Four days off from work and class and I still feel like I need a break.

And this is only the second week of the semester. Lord help me.

Over the last four days I have been doing the first set of readings for my classes. I am taking an American Literature class where we are focusing on the friendships between authors, a Rhetoric and Belief class where we are focusing on the rhetoric of sacred spaces, and a Mythology where our focus is all over the place.

I am most excited about Mythology. I spent all day on Sunday reading Joseph Campbell talking about the value of myth, about what it does for people. About how myth is important for a culture or a nation or a people or a family because it explains the why of that culture or nation or people or family.

Campbell argues that myths are, on some level, projections of our psyches. And that the first thing we realize is consciousness. We become aware that we are. And then we experience loneliness, a longing for the other. Our most deeply rooted fear is fear of abandonment. And in the biblical creation myth as well as in the Upanishads, this basic fear is highlighted.

It is not good for man to be alone.

I was amazed by the universality of some myths.

And how there is an African tribal myth about a snake that tempts the first man and first woman to eat the forbidden fruit. And then God expels them.

I am amazed by fairy tales and the way that fairy stories matter for our development.

One of the authors I read was a child psychologist who, quoting Tolkien!, expounded on the importance of fairy stories for children. Because, as Chesterton says, the fairy story doesn’t teach a child about the dragon. The child already knows. The fairy story shows the child that the dragon can be killed.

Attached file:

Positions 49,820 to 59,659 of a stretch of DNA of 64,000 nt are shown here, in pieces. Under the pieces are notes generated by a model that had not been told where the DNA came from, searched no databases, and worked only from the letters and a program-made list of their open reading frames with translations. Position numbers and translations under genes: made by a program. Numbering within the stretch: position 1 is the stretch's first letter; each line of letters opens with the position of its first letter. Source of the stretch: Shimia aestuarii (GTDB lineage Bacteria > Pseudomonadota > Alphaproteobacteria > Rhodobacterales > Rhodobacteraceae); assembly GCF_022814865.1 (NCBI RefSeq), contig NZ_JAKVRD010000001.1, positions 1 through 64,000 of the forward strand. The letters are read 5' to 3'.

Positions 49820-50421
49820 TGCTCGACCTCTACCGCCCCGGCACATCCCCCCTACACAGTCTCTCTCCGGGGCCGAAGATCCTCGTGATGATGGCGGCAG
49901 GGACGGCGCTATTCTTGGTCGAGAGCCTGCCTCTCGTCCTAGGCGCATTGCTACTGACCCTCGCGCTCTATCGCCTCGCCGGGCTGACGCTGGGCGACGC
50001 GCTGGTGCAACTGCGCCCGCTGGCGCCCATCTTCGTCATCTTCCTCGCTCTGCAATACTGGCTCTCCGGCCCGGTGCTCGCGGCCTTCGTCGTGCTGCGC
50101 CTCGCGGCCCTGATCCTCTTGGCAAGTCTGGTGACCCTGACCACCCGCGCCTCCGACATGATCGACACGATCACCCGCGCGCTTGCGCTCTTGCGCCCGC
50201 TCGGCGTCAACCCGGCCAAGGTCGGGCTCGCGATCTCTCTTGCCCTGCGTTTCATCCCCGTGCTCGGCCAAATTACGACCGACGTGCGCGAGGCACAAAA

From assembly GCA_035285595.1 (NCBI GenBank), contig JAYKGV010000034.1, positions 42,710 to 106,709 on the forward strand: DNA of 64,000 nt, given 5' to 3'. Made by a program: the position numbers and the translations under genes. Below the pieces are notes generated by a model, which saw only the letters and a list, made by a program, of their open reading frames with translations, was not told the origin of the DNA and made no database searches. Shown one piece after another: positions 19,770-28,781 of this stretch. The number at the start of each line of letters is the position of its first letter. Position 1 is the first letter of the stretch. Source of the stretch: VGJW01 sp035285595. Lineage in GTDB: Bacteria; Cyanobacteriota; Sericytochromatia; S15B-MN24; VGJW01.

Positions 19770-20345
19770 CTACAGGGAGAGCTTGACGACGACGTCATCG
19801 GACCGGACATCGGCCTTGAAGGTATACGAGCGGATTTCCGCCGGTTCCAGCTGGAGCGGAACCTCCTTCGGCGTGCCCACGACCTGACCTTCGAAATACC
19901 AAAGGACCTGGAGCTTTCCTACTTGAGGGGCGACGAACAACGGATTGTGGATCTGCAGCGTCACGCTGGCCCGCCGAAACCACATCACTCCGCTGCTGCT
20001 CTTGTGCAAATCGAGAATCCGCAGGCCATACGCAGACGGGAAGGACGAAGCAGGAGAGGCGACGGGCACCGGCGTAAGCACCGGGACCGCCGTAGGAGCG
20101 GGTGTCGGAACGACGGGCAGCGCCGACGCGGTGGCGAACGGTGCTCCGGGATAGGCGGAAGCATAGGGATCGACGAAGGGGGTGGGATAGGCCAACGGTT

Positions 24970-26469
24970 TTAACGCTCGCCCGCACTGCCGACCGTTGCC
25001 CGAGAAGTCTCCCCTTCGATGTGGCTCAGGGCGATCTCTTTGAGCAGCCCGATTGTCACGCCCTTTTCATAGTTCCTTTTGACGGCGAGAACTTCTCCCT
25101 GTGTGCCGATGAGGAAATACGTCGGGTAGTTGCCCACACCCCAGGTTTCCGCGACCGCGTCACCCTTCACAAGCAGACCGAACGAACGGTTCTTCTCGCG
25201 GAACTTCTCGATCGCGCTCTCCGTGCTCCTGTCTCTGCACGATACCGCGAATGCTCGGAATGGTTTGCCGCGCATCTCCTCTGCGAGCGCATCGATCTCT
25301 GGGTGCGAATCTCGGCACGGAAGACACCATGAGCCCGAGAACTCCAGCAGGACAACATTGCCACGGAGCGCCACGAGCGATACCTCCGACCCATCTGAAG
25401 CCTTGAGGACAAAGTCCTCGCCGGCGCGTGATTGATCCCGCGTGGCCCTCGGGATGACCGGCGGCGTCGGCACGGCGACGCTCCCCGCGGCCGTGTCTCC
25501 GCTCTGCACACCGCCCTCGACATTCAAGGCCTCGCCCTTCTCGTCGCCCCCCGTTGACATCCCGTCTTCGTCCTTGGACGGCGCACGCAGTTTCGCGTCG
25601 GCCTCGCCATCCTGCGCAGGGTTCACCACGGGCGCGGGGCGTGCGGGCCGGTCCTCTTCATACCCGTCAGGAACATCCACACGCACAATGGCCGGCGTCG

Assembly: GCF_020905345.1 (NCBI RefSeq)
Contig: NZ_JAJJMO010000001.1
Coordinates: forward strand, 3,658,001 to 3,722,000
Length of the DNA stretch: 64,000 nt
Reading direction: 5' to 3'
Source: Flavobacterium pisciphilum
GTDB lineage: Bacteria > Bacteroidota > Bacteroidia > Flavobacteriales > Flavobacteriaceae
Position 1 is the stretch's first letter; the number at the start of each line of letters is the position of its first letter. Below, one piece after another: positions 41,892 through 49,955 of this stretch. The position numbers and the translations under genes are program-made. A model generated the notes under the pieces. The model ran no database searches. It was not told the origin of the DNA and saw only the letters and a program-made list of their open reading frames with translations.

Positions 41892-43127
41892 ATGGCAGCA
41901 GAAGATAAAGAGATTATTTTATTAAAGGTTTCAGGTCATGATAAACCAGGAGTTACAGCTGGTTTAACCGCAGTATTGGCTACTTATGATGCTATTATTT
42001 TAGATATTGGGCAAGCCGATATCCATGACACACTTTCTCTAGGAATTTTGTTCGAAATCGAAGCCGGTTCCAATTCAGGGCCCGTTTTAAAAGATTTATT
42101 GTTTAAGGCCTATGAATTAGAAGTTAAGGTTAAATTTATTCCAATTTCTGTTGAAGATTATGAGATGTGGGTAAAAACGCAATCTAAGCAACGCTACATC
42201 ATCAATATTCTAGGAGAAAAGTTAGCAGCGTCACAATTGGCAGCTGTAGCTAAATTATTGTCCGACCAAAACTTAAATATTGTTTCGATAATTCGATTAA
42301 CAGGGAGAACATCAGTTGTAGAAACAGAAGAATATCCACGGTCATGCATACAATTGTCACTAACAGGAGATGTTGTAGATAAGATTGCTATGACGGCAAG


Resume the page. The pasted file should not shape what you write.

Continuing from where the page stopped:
And this child psychologist was adamant that depriving children of the scary or the horrible in their fairy stories—insisting that the monsters be nice, for instance—deprives them of their ability to sublimate their fears. And it deprives them of the magic they innately believe in. And this is why, he mused, so many turn to drugs or the occult or high-risk activities in adolescence.

I am in wonderment right now. And this is why I love school, because learning new and fascinating things expands my love and embrace of this universe in which we find ourselves.

And so, today, I thankful for Mythology, and the fact that I have the opportunity to spend all day reading about fairytales.

P.S. This is part of my Thankful Tuesday series here on the blog, originally inspired by Micha Boyett. And it looks like Amanda is being thankful today, too!